Dennis King: ‘In what strikes me as Aaron’s irrational exhuberance yesterday, he writes: ‘This is important because the old Macs had a Motorola processor.’ Everyone seems to rave about how nicely things work on a Mac. Peoples memories are short or they are just not old enough. I was around for all of the earlier versions of Mac OS from 1 through X. There were VARIOUS Motorola and PowerPC (Motorola/IBM) processors involved and many times it was less than pleasant making the transition from each processor and each version of the OS. I have file drawers full of older Mac software which DOES NOT run under OSX. Yet if some older Windows program does not operate under Vista this seems to raise a big concern. It is remarkable to me how much older Windows software DOES RUN on modern systems.

‘Aaron writes about how well Parallels runs other operating systems. I had a friend who was trying to get a Windows game running under Parallels. He struggled so much with it that he finally came to my place to install it on a ‘normal’ Windows machine to see if it could even be done. Yes it could, relatively easily. He eventually got the game running under Parallels, but it was no cake walk.

‘He writes, ‘And it boots Windows more quickly and smoothly than my ThinkPad ever did’ with no mention of what specific hardware he was using. Was the ThinkPad an older machine with a slower processor and less memory? Was the Apple machine a newer one with fast dual core processor and tons of memory? If so, that would be like comparing his Apple to oranges.

‘He writes, ‘So how does the Mac run Windows any better than my IBM did? This is all about hardware integration…’ and ‘When Windows throws up a blue screen of death (for example, on upgrading its service packs), Parallels restarts it in no time.’ I am running Windows on a Dell and have not seen a blue screen in years. Is it possible that the Apple/Parallels integration is NOT THAT TIGHT and that is what might be causing the blue screens?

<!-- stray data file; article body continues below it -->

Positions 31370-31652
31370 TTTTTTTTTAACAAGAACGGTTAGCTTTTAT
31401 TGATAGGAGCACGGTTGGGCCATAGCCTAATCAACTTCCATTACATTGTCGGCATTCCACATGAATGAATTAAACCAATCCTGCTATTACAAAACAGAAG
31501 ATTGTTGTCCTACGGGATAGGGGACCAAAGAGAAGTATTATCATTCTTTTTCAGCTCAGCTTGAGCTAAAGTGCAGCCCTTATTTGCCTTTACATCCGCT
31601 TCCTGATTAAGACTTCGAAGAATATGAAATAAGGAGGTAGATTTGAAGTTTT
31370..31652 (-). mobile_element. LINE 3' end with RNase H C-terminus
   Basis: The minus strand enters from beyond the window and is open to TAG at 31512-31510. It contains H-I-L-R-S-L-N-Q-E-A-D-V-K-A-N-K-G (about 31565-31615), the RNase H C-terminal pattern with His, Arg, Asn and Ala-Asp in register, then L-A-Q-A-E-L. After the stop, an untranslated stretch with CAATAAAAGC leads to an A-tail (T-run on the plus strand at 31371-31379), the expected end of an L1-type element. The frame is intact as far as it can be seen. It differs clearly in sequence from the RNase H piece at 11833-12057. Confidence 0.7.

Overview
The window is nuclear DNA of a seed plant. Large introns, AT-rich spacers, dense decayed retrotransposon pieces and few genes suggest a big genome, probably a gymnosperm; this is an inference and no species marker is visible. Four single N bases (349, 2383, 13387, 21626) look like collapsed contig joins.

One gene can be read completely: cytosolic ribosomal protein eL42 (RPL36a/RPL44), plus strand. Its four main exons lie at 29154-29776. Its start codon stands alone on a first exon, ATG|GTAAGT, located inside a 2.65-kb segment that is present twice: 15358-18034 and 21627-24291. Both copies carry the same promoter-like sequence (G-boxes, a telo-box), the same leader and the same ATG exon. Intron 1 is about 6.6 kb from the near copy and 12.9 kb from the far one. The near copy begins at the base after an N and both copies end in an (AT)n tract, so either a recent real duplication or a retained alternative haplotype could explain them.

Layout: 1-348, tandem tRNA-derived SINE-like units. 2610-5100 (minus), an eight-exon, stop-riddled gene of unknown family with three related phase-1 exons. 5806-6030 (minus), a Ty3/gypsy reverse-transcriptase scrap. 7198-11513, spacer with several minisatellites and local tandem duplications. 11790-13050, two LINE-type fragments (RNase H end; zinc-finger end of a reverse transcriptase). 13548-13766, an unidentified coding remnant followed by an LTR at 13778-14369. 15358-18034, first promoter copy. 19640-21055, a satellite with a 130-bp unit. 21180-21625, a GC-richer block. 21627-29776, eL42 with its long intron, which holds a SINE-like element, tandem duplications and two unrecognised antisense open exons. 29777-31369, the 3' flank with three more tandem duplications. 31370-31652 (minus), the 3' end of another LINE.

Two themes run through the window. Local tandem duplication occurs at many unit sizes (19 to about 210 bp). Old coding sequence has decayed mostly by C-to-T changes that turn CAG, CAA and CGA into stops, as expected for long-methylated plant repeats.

‘He writes, ‘So why would anyone run Windows on the Mac, anyway?’ I am not sure. It seems Macs are useful to people who do not do that much with their computers… maybe internet access and email and they are happy. Most of the software that the REST of the people want to use runs on Windows. Even if that software is available on the Mac, it usually comes to market later, is usually not as full-featured as the Windows version, and is usually more expensive. So sure, if you want to pay 2 or 3 times as much and only do email, by all means switch to a Mac.’


After nine months in prison – and a ’60 Minutes’ report quoting Republicans appalled at the behavior of the Justice Department in this case – former Governor Don Siegelman of Alabama is out on bond while he appeals.